While digital Data in the form of binary codes was primarily transferred through cables at the turn of the millennium, we are currently confronted with a rise of wireless networks. Air as a transmitting material is taking over. Invisible to our eyes and capable of travelling unimaginable distances due to the seemingly freedom from materiality, data surrounds us everywhere and always.
Binary Talk abuts to the traditional form of long distance communication of smoke signs. The Language transmitted however is that of computers.
The installation wants to create awareness as to how much data and information constantly surrounds us and makes the „Ones and Zeros“ perceivable to the observer.


In the installation Binairy Talk air serves as the transmitting medium for binary code, as a carrier of data and information across a distance. While wireless networks use radio technology to transfer data, Binairy Talk transmits data by moving air. The air is made visible and measurable with small particles of fog. The sender or source of the impulse is a loudspeaker which generates an impulse in the air that surpasses space in the shape of a vortex ring, before being received and interpreted by a laser equipped sensor on the other side.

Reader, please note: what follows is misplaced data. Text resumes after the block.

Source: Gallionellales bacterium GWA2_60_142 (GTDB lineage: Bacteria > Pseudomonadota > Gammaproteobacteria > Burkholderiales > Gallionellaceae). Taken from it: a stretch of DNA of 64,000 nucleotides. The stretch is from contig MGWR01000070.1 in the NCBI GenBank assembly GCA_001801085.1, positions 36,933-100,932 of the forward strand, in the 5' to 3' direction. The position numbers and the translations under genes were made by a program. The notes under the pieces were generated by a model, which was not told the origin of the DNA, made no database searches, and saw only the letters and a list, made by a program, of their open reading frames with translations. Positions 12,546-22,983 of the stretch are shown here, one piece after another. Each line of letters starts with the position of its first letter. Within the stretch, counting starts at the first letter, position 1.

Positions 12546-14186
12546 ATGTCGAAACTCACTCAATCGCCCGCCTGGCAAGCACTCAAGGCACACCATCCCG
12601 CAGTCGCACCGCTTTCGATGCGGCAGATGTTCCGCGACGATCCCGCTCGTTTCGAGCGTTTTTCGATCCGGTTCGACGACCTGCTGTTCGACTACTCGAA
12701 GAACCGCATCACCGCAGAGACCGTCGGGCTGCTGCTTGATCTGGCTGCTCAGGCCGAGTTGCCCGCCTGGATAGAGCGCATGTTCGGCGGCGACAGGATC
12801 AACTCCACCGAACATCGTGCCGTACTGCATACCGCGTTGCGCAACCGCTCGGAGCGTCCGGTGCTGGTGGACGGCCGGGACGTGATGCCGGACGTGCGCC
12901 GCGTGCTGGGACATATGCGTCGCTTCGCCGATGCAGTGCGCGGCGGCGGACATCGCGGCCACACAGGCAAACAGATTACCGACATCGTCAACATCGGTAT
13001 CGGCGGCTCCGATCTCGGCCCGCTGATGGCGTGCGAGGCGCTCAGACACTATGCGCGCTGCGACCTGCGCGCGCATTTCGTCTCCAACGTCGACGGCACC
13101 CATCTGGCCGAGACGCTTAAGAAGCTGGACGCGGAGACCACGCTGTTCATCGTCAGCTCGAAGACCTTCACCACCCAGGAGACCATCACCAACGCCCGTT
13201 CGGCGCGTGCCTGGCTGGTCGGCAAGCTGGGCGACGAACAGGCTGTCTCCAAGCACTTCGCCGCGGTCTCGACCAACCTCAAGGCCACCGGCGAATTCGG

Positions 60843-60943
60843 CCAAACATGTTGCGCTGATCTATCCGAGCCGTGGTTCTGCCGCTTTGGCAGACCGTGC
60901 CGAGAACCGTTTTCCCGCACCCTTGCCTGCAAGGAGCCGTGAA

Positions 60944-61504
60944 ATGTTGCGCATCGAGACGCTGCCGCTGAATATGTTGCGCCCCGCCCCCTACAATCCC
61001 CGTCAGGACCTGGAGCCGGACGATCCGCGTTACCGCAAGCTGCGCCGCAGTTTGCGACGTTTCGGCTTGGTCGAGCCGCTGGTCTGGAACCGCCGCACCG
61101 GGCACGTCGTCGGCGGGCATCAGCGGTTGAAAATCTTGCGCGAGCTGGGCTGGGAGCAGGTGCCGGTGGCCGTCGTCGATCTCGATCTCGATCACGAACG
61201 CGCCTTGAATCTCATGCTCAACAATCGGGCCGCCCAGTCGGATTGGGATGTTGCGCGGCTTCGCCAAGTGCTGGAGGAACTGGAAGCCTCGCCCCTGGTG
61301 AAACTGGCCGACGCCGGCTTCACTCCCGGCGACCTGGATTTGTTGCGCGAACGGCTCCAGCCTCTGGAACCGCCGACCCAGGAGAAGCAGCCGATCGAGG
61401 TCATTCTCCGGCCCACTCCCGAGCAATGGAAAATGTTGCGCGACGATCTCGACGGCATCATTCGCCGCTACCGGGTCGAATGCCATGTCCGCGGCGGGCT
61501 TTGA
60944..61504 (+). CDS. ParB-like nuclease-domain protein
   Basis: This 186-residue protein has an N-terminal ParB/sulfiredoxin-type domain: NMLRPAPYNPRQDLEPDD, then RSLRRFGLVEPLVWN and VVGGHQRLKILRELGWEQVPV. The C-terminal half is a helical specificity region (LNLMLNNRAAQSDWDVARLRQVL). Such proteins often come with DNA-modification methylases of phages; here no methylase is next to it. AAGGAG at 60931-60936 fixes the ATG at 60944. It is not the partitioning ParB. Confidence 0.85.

Binairy Talk is based on the character encoding scheme for computers: the ASCII Code. It contains 128 characters (a-z, A-Z, 0-9, punctation symbols and control codes), which are assigned to a number, which can be used in our usual decimal numeral system or even in binary system.

This binary code out of zeros and ones (also called bits) is then translated in two statuses: 1=“ring is there“ and 0=“ring isn‘t there“. Below you can see an example Code of the word „hey“.

After sending a start byte, the pulsing device transmitts the code in a defined frequency, by pushing a smoke ring out of the box, everytime there is a „1“.

On the site of the receiver is a light barrier, which detects incoming rings and writes a „1“ again, everytime there is one. Whenever there are all 8 bits, the decoding interface, writes the corresponding character.